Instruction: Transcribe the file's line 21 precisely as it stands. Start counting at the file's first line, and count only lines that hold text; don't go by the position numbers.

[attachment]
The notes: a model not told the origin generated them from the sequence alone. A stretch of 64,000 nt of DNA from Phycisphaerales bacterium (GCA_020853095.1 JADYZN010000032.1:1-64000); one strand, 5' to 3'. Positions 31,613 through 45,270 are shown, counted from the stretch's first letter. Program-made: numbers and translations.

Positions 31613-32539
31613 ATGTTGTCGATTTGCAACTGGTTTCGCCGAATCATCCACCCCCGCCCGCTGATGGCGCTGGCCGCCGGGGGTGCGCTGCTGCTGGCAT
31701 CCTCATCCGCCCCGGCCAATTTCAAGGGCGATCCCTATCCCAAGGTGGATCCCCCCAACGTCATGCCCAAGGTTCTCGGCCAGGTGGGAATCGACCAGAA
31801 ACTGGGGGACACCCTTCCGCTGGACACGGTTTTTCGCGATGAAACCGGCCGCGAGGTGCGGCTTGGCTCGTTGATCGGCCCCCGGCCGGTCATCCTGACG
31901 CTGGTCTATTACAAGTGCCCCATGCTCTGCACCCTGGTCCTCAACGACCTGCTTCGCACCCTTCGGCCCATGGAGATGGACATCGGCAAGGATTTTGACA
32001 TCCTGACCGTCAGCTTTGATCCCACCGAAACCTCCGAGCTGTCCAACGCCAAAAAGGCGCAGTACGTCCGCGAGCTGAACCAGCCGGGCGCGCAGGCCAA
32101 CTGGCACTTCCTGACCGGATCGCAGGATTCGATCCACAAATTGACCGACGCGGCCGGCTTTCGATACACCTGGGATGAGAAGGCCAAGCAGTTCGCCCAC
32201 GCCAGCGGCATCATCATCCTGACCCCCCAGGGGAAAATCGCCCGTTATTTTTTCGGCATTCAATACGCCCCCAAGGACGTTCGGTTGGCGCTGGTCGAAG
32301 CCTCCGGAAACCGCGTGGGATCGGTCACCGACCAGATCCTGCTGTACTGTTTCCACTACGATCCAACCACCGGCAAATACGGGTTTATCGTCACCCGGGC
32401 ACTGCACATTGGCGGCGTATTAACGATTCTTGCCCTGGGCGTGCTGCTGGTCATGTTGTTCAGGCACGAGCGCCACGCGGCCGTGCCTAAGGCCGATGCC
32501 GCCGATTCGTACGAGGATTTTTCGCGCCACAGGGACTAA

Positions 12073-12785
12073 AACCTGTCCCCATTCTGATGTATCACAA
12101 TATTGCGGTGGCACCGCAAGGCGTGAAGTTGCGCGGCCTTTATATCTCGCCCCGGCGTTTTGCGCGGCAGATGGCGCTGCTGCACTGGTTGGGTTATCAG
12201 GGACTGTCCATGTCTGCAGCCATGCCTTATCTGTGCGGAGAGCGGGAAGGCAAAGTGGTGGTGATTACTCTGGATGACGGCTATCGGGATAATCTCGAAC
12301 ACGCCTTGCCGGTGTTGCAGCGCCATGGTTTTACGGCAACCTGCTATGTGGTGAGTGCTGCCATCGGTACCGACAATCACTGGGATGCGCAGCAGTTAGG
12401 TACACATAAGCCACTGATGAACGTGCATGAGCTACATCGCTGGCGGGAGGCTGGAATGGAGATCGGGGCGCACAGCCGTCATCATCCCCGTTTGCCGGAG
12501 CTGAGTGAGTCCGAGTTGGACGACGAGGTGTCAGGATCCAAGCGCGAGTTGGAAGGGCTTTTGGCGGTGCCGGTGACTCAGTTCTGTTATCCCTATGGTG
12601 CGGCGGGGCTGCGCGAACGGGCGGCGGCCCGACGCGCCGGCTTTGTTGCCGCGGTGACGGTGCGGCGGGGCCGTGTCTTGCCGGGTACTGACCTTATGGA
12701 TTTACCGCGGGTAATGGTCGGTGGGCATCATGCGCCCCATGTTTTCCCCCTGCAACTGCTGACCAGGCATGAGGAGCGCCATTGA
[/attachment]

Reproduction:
12701 TTTACCGCGGGTAATGGTCGGTGGGCATCATGCGCCCCATGTTTTCCCCCTGCAACTGCTGACCAGGCATGAGGAGCGCCATTGA